Supreme Court allows appeal in Worboys case and rules on ambit of duty on police under Article 3 of the European Convention on Human Rights

The Supreme Court has today given judgment in the Worboys case, DSD and NBV v Commissioner of Police of the Metropolis [2018] UKSC 11. It upheld the decision of the High Court and the Court of Appeal that the police were liable to two of Worboys’ victims for investigative failures which breached Article 3 of the European Convention on Human Rights.

The issue on the appeal concerned the ambit of the investigative obligation under Article 3, the extent to which it applied in cases where the underlying offence was perpetrated by a member of the public (as opposed to a state agent), the types of investigative errors that can give rise to liability, and the extent of the right to compensation.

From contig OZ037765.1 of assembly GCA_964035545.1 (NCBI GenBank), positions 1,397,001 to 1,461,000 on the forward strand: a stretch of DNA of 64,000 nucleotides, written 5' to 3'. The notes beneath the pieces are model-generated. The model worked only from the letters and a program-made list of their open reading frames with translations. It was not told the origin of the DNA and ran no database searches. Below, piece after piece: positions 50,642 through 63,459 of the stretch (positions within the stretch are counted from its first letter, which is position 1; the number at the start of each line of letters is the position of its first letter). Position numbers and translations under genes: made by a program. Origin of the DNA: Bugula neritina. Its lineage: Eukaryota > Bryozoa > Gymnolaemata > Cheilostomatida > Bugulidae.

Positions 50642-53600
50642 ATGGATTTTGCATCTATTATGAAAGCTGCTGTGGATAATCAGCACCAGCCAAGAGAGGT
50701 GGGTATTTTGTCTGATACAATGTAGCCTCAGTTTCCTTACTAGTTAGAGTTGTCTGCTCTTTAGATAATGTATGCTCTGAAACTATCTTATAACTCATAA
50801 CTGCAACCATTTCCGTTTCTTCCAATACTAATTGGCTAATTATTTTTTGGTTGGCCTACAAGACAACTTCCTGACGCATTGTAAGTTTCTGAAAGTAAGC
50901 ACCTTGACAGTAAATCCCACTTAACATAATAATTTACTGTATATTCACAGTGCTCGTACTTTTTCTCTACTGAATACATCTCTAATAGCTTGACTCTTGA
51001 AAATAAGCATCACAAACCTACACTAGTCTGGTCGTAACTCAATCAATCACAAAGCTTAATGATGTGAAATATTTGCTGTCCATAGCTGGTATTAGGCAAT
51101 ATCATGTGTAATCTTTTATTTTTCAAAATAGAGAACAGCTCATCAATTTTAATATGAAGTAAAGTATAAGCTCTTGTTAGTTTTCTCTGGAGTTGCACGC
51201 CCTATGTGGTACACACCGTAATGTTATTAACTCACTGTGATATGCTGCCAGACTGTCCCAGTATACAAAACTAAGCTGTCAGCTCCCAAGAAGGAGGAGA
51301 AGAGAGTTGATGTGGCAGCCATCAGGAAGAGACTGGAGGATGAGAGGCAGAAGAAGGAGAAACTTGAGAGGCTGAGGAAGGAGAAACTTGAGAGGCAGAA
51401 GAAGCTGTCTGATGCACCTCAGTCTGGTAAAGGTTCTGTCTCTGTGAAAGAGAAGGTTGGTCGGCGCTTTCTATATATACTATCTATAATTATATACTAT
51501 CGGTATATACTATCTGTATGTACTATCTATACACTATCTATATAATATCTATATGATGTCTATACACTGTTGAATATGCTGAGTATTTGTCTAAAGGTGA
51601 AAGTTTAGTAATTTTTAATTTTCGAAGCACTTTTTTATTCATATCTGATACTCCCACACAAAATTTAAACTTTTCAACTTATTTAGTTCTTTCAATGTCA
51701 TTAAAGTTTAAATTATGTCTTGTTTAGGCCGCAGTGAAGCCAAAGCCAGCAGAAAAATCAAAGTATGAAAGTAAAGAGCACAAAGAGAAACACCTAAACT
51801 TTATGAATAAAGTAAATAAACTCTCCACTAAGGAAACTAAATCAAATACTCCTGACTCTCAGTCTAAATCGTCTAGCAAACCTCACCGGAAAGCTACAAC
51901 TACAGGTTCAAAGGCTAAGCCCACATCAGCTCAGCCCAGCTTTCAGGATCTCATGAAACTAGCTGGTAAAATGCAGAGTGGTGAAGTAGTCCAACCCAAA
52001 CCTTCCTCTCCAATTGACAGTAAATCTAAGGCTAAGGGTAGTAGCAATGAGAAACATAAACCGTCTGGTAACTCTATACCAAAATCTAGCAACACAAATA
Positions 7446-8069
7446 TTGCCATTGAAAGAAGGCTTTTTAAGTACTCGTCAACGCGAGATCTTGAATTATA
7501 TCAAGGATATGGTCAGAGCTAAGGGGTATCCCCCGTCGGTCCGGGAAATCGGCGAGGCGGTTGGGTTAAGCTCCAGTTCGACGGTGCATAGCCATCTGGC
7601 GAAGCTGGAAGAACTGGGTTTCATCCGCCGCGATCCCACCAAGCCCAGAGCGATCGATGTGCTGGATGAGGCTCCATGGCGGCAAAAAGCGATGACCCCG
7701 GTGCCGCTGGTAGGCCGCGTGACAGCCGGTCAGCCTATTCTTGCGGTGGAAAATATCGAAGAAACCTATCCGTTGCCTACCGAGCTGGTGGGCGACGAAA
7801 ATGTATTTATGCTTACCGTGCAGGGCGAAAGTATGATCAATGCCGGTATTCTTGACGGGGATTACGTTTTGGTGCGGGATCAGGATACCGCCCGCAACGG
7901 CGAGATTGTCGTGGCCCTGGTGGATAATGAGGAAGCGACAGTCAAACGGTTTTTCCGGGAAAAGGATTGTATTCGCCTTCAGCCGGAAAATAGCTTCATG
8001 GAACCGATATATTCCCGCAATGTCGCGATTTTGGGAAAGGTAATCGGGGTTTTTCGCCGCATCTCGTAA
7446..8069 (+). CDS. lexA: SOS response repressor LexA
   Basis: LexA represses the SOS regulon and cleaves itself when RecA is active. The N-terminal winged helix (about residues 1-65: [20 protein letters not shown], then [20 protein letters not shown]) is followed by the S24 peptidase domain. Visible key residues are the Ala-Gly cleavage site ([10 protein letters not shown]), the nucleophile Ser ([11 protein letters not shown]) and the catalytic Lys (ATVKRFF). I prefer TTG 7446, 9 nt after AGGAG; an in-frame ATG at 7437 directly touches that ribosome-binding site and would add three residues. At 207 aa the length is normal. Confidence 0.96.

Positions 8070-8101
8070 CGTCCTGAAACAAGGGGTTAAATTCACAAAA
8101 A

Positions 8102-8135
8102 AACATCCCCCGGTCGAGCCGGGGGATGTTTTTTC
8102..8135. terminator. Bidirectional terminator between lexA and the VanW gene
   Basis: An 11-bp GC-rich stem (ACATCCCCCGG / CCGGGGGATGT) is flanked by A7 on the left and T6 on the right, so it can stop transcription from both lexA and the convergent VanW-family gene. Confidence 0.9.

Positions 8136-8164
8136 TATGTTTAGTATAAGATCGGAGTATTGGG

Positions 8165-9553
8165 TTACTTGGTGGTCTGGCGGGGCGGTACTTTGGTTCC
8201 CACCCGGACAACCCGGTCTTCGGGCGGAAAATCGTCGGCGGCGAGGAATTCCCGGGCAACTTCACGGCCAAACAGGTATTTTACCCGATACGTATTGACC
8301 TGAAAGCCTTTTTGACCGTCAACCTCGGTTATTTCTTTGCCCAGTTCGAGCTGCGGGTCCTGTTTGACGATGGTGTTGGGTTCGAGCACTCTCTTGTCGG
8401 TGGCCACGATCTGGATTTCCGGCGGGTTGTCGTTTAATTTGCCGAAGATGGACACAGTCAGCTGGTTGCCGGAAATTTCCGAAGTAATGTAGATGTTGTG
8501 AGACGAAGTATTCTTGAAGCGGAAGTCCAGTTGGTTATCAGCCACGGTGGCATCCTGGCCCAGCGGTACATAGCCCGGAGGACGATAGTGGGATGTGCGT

The Court held that the duty applies even where the underlying offence was perpetrated by a member of the public, and so applied in the Worboys case. The duty extends to cover operational as well as systemic investigative failures (albeit Lord Hughes would have held that it only applied to the latter). However, not every isolated error or omission will give rise to liability – only serious errors. The Court ruled that “compensation is by no means automatically payable for breaches of the article 3 duty to investigate and prosecute crime”, pointing out that the award of compensation for breach of a Convention right serves a purpose which is distinctly different from that of an order for the payment of damages in a civil action (which is why no damages are awarded unless necessary for just satisfaction).

The judgment can be found here

Lord Pannick QC and Jeremy Johnson QC acted for the Metropolitan Police Commissioner in the Supreme Court.

Jeremy Johnson QC and Mark Thomas acted for the Commissioner at first instance and in the Court of Appeal.